Marketers want to talk to prospects and salespeople want to talk to buyers. The courting process of moving a person from the prospect to buyer stage is called lead nurturing. Unfortunately most B2B marketers aren’t very good at it. In fact, among marketing automation adopters, only about 1 in 3 believe they have an effective lead nurturing process, according to research from Bulldog Solutions/Frost & Sullivan.
Like in a courtship, nurturing involves two-way communication. To have an effective dialogue with your customers, you must watch their digital body language and listen to where they are in the purchasing process.
Too often marketers make nurturing synonymous with email drip campaigns. While this tactical effort is easy to put in place, it’s not effective in converting leads because it overly simplifies communications by making it one-way and one-size-fits-all.
“Simply delivering the same message to a broad audience (mass marketing), doesn’t allow for the 1-to-1 engagement that yields the best results,” says Carlos Hidalgo with Annuitas Group.
The graph below from Left Brain Marketing shows how good marketing communications involves listening to the prospect, then sending a message, and then waiting for a customer response before tailoring the next message.
Does a lead-nurturing program seem too methodical, time consuming, or too customized to implement or manage? The increased customer appeal and response of proper nurturing brings financial gains that make the process all worthwhile. A recent study by the Aberdeen Group showed that companies who implemented a nurture-marketing program had:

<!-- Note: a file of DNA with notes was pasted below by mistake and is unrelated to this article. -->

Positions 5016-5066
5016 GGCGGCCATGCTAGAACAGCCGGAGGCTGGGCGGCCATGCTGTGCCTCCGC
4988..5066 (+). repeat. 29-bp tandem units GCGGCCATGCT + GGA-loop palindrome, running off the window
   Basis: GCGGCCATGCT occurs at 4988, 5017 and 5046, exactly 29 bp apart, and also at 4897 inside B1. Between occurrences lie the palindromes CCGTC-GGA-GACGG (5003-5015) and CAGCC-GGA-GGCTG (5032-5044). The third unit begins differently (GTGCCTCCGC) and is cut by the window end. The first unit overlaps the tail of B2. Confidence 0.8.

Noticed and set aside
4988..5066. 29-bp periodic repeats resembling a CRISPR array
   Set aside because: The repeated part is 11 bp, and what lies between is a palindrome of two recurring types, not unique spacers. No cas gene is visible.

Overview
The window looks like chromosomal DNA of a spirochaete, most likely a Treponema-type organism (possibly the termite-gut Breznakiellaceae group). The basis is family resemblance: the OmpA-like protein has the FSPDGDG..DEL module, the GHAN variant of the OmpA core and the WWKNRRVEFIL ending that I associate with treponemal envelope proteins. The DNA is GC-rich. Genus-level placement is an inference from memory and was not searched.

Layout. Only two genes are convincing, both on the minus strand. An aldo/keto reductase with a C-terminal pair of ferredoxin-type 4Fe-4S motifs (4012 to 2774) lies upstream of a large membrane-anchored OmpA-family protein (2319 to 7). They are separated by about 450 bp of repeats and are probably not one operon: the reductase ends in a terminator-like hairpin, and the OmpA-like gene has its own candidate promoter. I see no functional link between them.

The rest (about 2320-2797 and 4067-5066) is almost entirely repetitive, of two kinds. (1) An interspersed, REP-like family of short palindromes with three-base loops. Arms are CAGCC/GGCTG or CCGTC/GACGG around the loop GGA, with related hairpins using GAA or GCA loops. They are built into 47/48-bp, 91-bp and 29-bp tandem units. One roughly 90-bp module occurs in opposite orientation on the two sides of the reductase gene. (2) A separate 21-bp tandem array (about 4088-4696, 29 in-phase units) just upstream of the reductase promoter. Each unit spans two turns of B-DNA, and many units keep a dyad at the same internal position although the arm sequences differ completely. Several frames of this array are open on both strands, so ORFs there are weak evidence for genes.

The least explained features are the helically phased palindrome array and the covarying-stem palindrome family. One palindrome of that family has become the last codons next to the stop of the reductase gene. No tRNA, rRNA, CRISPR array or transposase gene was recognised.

- 46% increase in annual revenue
- 26% increase in lead conversions to sales
- 25% decrease in cost per lead
IBM lead nurtures its customers by dividing them into one of three categories depending on where they are in the buying cycle. Leads are categorized as ‘Learn’ (potential client at the initial stages of a project), ‘Scope’ (interested in case studies white papers, conducting research) or ‘Select’ (interested in comparing and engaging with vendor).
IBM maintains a dialogue with those in the Learn and Scope stages as they progress through the sales cycle, using targeted collateral and promoting IBM’s solutions. Once prospects reach the Select stage, they are handed over to the IBM sales team for direct engagement.
The graph below shows how marketing and sales can work in tangent nurturing prospects during the inbound and outbound marketing process.
Your dialogue with your customers sets the tone for the relationship. Customers know that how you sell them is how you will serve them in the future. So set the tone by nurturing their needs and nurturing their trust.
If you provide valuable education and information to prospects up front and as they need it, you’ll become their trusted advisor. Then you’ll be first in line for their business when they move from the data collection phase into the purchasing mode.
With patience, ongoing dialogue, and a good lead-nurturing program, you can ensure you’re not leaving 8 out of 10 prospects on the table for your competitors.